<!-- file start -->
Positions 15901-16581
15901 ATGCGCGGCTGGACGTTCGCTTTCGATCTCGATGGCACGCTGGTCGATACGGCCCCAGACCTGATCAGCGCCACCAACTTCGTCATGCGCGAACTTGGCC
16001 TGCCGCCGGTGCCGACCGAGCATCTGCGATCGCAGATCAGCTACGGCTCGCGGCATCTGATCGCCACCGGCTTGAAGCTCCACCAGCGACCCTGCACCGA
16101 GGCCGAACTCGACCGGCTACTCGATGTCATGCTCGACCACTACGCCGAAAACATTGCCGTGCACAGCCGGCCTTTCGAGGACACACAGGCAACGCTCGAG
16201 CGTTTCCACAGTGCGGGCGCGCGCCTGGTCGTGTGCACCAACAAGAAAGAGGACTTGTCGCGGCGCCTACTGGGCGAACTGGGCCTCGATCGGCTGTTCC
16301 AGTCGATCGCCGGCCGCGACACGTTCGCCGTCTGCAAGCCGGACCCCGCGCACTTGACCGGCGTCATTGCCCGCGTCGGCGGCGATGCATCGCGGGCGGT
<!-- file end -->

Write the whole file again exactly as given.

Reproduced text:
Positions 15901-16581
15901 ATGCGCGGCTGGACGTTCGCTTTCGATCTCGATGGCACGCTGGTCGATACGGCCCCAGACCTGATCAGCGCCACCAACTTCGTCATGCGCGAACTTGGCC
16001 TGCCGCCGGTGCCGACCGAGCATCTGCGATCGCAGATCAGCTACGGCTCGCGGCATCTGATCGCCACCGGCTTGAAGCTCCACCAGCGACCCTGCACCGA
16101 GGCCGAACTCGACCGGCTACTCGATGTCATGCTCGACCACTACGCCGAAAACATTGCCGTGCACAGCCGGCCTTTCGAGGACACACAGGCAACGCTCGAG
16201 CGTTTCCACAGTGCGGGCGCGCGCCTGGTCGTGTGCACCAACAAGAAAGAGGACTTGTCGCGGCGCCTACTGGGCGAACTGGGCCTCGATCGGCTGTTCC
16301 AGTCGATCGCCGGCCGCGACACGTTCGCCGTCTGCAAGCCGGACCCCGCGCACTTGACCGGCGTCATTGCCCGCGTCGGCGGCGATGCATCGCGGGCGGT